The Southern California factory that has churned out fuselages for every Boeing 747 jumbo jetliner is being sold for parts, potentially hastening the demise of the iconic aircraft.
Triumph Group, the largest supplier to the 747-8 program, is starting to clear out a storied plant with an online auction of manufacturing gear that began Wednesday. Located on Jack Northrop Avenue in Hawthorne, the factory was commissioned to build frames for the hump-backed aircraft after Pan American World Airways placed the initial order in 1966.
Barring a surprise sales bonanza of freighters, Triumph’s decision to wind down work on the 747 after years of losses will force Boeing to consider pulling the plug on its most recognizable jet. While it has enough orders to continue building jumbos for now, the cash-strapped aerospace giant will eventually face a tough call: whether to invest in making fuselages, aluminum skins and other parts itself — or finally end 747 output after half a century.
On the block at the Triumph plant is everything from band saws for as little as $5 to an automated press used to punch rivets into curved fuselage sections. Bidding for that starts at $100,000, according to RAAR Group USA, which is handling the liquidation sale.
If the Hawthorne factory closing marks the beginning of the end for the aircraft dubbed the “Queen of the Skies,” Boeing isn’t saying. The Chicago-based planemaker earlier explored plans to take over manufacturing of the 172-foot-long fuselage sections at a Macon, Georgia, plant, then scrapped the idea in 2016 amid tepid sales.
“We are continuing to build 747-8s to meet the backlog of orders for the airplane and will continue to make the right decisions to keep the production line healthy,” Boeing spokesman Paul Bergman said in an email. “With production slots filled for the next several years, we are working closely with our suppliers to deliver on our customer commitments.”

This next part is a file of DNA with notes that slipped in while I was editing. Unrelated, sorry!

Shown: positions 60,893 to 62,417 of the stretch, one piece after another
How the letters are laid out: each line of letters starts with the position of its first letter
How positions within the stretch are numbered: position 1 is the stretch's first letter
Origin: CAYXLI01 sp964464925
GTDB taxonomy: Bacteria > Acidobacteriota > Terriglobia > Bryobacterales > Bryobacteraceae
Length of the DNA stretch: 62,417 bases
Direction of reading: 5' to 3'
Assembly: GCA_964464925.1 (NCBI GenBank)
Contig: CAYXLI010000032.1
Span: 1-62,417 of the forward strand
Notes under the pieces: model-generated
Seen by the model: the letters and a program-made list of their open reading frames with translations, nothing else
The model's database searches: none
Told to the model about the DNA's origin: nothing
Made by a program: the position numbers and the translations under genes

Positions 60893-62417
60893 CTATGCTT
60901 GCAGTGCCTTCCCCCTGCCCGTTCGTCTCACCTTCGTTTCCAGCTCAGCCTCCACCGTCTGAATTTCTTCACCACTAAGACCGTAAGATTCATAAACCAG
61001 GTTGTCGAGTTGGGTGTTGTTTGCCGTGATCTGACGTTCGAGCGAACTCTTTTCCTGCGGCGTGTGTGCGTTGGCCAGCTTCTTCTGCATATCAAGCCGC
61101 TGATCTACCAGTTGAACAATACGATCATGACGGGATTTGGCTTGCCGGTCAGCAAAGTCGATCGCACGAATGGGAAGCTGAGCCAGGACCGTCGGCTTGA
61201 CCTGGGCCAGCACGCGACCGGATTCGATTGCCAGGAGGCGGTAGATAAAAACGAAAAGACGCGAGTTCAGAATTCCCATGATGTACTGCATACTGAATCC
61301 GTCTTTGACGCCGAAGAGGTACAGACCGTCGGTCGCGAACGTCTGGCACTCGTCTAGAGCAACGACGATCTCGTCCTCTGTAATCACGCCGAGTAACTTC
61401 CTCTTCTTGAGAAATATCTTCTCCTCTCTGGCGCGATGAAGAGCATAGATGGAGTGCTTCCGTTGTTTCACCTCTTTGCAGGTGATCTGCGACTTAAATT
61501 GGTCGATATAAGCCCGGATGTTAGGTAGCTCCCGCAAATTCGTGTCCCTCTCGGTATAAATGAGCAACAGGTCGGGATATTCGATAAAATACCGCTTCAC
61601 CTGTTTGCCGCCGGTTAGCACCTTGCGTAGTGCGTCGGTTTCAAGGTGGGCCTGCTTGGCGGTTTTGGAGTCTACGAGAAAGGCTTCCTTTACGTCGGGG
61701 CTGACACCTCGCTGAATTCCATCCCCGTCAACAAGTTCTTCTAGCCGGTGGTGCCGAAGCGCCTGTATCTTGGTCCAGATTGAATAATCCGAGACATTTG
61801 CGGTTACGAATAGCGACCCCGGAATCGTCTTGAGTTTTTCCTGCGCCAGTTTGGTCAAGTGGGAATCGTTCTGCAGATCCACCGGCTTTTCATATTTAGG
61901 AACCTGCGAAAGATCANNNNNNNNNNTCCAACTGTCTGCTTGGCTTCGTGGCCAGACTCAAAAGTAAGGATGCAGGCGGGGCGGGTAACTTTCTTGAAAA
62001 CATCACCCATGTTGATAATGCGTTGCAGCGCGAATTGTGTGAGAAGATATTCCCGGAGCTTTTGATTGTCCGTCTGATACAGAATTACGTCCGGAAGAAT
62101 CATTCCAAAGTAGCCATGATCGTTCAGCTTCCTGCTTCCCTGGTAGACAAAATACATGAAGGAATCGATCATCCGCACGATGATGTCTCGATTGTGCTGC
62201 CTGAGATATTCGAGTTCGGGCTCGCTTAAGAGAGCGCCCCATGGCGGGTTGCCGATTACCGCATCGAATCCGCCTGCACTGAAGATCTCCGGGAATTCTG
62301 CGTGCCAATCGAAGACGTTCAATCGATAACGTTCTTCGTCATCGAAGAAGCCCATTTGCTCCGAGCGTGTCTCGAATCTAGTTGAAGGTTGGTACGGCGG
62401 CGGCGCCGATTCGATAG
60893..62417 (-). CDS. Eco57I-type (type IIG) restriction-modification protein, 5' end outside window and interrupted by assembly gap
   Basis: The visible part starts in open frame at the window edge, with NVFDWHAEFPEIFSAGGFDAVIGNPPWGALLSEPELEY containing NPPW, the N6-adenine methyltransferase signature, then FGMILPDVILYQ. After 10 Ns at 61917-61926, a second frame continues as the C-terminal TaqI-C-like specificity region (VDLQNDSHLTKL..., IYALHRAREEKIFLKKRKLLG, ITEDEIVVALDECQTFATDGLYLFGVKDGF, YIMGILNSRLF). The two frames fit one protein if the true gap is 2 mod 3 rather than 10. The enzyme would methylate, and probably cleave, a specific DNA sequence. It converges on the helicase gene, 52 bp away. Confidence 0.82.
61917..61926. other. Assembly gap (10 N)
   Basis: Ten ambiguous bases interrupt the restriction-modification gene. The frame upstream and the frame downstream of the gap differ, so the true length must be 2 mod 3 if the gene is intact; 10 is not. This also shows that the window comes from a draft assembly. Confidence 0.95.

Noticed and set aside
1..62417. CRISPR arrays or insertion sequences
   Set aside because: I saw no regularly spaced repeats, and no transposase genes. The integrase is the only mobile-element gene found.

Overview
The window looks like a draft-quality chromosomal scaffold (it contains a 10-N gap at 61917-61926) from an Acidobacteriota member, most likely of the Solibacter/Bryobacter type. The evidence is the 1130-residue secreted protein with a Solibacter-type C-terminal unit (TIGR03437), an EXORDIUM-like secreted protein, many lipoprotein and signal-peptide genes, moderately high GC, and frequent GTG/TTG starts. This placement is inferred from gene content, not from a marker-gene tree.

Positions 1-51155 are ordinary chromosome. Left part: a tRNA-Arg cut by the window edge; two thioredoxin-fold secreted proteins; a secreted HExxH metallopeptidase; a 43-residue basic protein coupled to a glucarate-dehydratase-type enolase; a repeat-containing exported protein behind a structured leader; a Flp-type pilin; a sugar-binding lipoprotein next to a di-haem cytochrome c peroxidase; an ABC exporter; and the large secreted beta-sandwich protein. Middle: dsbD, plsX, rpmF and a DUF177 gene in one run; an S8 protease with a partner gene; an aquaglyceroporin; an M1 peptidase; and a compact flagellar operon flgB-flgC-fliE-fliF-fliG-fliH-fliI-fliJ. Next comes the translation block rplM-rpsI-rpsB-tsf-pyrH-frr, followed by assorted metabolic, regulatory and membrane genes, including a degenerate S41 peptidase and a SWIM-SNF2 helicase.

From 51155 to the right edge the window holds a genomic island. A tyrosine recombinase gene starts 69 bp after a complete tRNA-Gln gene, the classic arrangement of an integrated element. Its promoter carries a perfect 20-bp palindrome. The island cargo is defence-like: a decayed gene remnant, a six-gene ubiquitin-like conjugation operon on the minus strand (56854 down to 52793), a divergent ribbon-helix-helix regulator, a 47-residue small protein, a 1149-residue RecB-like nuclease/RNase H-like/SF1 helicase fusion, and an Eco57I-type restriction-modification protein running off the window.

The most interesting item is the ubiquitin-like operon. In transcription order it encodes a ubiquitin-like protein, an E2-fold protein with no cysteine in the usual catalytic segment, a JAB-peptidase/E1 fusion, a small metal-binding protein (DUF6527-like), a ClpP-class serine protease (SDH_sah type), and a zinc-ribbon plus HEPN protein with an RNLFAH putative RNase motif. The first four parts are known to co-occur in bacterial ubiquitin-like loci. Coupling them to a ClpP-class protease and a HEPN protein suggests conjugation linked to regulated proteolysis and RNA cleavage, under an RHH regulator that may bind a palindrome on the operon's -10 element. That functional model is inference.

The jumbo opened international travel to the mass consumer market when it was introduced in 1970, but four-engine jets have fallen from favor as airlines switched to more efficient twin-engine models such as the Boeing 777 and Airbus A350. A freighter version has greater appeal since a hinged nose flips up to allow cargo haulers to front-load bulky loads like oil-drilling equipment.
Boeing has just 18 unfilled orders in its backlog — most of them bound for United Parcel Service — and failed to win any 747 sales this year as trade tensions sapped demand for air cargo. Still, the orders are the equivalent of three years of production, buying time for the U.S. manufacturer in case the market revives.
Triumph is working ahead to provide fuselages for those remaining aircraft, Bergman said. Along with the Hawthorne plant, which is slated to close in December, the supplier will also shutter a Dallas-area factory over the next year or so that makes tail sections, floor beams and other parts.
The 747 can’t be written off just yet, said Stephen Perry, an investment banker who specializes in aerospace and defense deals. Boeing’s midsized 767, once on life support, has enjoyed a miraculous recovery as a freighter thanks in part to a large military contract and sales to UPS and FedEx.
“If there’s demand, they will find a new home for it,” Perry, managing director with Janes Capital Partners, said of the fuselage-panel manufacturing. “If there isn’t, the 747 will quietly disappear.”